Laudato si’ up north – bishop calls for end to gas extraction

The goals expressed by Pope Francis in the encyclical Laudato si’ are inspiring the bishop of Groningen-Leeuwarden to support an open letter to the Dutch government to stop the extraction of gas around the northern Dutch coast and islands. That coast and most of the islands fall under the Diocese of Groningen-Leeuwarden. Other supporters of the letter include companies, social organisations, local government and the governments of the provinces of Groningen, Drenthe and Fryslân.

bisschop-ron-van-den-hout_F8A9148-479x600Bishop Ron van den Hout:

“Climate change, the emission of fossil fuels and the exhaustion of the earth reveal the limits of what the planet can handle. We are responsible for the effects on our way of life and economical choices. That is also true for the Wadden Sea and the northern Dutch coastline.”

In the province of Groningen the consequences of gas extraction on land have become painfully clear in recent years, with earthquakes damaging houses and infrastructures. Bishop van den Hout:

“The north has  a lot of experience with gas extraction and its harmful consequences for people and their joy of living. In northern Groningen those problems are still a long way from being resolved. The north deserves serious care and attention from national politics.”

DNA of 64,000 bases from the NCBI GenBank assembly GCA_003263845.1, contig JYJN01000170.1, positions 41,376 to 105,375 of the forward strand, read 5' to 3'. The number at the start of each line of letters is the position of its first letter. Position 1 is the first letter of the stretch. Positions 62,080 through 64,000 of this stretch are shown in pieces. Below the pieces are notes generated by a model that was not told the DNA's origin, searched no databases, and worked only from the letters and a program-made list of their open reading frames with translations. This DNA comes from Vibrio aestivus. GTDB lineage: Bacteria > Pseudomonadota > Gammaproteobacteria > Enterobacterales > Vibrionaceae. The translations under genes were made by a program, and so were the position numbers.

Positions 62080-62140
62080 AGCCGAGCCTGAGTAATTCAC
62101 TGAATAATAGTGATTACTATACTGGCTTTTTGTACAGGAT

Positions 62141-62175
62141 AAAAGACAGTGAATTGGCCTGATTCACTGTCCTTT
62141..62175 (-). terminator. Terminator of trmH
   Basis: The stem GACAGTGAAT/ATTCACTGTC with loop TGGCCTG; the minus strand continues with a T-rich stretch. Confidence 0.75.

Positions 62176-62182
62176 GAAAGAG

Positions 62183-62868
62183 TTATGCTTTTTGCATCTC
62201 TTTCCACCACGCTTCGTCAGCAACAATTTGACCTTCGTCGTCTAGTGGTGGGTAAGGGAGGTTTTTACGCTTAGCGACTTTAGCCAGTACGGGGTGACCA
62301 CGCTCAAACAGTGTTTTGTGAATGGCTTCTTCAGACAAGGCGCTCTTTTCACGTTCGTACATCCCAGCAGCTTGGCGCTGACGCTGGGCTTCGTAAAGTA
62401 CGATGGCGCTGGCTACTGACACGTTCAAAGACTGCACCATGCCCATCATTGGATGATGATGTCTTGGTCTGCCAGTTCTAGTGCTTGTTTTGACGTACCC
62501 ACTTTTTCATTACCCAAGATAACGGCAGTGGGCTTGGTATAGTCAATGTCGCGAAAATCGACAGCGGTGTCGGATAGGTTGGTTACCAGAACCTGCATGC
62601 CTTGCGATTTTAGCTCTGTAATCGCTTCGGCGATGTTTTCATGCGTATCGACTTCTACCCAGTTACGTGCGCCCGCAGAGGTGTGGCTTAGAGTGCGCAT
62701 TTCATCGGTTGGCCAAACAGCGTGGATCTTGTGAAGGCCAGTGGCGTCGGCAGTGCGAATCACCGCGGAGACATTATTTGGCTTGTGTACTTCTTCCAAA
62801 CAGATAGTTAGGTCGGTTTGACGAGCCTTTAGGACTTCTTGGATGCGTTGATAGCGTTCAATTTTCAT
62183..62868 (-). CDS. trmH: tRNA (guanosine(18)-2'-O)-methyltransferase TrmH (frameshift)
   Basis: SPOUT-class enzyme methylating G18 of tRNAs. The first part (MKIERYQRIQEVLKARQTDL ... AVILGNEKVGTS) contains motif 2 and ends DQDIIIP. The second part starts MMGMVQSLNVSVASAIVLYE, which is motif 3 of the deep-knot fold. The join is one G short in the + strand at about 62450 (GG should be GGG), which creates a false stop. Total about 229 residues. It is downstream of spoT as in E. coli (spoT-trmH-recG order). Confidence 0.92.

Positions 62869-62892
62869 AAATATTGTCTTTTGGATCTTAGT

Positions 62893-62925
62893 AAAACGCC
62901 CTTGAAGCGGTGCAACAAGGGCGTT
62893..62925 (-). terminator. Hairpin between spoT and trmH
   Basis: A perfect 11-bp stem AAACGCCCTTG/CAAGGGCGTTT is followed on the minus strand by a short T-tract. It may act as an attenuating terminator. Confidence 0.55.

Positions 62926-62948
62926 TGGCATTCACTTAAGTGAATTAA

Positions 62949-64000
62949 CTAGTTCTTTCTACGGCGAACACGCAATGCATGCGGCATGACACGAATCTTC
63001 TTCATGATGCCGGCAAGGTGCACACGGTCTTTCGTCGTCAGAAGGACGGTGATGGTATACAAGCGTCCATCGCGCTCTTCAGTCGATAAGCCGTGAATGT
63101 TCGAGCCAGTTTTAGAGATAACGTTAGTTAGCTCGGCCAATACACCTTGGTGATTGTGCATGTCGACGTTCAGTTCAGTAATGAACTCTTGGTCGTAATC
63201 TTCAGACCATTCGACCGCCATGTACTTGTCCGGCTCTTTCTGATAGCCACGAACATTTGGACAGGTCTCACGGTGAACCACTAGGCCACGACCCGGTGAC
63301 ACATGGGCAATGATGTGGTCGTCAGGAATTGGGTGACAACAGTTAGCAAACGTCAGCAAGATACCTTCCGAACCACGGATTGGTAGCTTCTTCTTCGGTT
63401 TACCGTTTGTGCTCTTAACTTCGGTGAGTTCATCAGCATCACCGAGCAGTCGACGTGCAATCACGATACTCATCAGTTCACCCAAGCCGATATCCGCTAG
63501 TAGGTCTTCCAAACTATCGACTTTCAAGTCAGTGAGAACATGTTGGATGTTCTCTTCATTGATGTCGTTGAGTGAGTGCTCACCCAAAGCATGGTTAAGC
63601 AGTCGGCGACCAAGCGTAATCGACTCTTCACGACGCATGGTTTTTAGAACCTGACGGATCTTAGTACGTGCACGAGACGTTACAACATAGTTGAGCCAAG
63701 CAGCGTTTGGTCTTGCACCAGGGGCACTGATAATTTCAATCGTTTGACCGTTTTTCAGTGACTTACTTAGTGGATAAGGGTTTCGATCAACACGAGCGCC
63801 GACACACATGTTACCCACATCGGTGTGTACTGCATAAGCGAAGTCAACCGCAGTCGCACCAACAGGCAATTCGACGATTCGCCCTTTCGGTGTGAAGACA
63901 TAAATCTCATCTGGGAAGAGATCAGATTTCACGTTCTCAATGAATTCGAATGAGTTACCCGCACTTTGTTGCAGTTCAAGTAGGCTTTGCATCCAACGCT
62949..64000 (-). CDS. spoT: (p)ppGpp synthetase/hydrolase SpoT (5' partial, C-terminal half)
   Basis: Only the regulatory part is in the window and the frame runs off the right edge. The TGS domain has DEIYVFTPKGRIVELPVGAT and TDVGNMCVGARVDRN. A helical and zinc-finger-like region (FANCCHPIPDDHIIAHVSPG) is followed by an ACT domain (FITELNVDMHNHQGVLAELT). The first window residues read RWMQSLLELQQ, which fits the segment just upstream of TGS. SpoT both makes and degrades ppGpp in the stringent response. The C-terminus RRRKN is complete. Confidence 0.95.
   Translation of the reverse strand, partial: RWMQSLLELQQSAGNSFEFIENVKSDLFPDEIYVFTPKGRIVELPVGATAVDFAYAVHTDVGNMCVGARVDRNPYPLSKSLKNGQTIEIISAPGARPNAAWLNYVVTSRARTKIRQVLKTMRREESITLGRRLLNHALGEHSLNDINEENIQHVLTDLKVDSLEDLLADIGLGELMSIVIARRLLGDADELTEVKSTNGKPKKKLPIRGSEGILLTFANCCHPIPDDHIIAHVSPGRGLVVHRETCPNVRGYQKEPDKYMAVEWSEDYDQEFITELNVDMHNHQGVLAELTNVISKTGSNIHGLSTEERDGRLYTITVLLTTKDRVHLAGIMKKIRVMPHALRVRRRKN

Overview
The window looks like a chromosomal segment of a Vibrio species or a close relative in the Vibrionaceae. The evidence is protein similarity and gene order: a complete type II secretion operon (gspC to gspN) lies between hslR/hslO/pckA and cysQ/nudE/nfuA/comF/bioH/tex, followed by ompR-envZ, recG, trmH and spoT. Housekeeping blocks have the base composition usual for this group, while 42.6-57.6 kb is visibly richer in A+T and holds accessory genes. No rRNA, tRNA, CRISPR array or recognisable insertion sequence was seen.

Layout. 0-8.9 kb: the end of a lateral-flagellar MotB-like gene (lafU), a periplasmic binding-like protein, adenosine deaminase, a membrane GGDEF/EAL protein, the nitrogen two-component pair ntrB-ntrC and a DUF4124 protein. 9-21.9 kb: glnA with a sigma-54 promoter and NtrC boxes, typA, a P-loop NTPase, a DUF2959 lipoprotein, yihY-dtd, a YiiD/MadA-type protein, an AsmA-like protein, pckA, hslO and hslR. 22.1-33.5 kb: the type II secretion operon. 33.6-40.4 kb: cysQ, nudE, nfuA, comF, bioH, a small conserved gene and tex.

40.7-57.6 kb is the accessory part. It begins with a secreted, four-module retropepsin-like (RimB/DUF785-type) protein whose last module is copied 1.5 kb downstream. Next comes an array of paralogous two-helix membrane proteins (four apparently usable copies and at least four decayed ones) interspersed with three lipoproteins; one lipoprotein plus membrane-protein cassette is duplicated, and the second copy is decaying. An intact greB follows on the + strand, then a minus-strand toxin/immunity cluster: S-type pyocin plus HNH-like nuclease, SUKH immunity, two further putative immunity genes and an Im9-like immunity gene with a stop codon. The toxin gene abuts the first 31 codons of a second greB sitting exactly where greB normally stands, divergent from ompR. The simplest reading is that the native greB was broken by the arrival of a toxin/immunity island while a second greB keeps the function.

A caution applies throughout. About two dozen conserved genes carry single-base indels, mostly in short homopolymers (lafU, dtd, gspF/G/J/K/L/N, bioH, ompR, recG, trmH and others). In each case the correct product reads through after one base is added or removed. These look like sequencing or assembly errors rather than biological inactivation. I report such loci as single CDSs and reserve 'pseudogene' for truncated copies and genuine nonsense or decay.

The Wadden Sea and the islands therein are a World Heritage Site, a Biosphere Reserve and, in the Netherlands, a natural monument. It is an important feeding ground for migrating birds and houses significant populations of seals, fish and shellfish. There are major gas deposits underneath it, as well as under the adjacent land areas, which are in part extracted and supported to a major extent the Dutch growth in welfare in the 20th century. In recent decades the emphasis has shifted to conservation and alternative sources of energy, with wind energy being the chief example.

Like Pope Francis, Bishop van den Hout emphases that, “Ecological and economical questions must be seen, more than ever, in relation to human behaviour and our unlimited desire for wealth.”

Source

 

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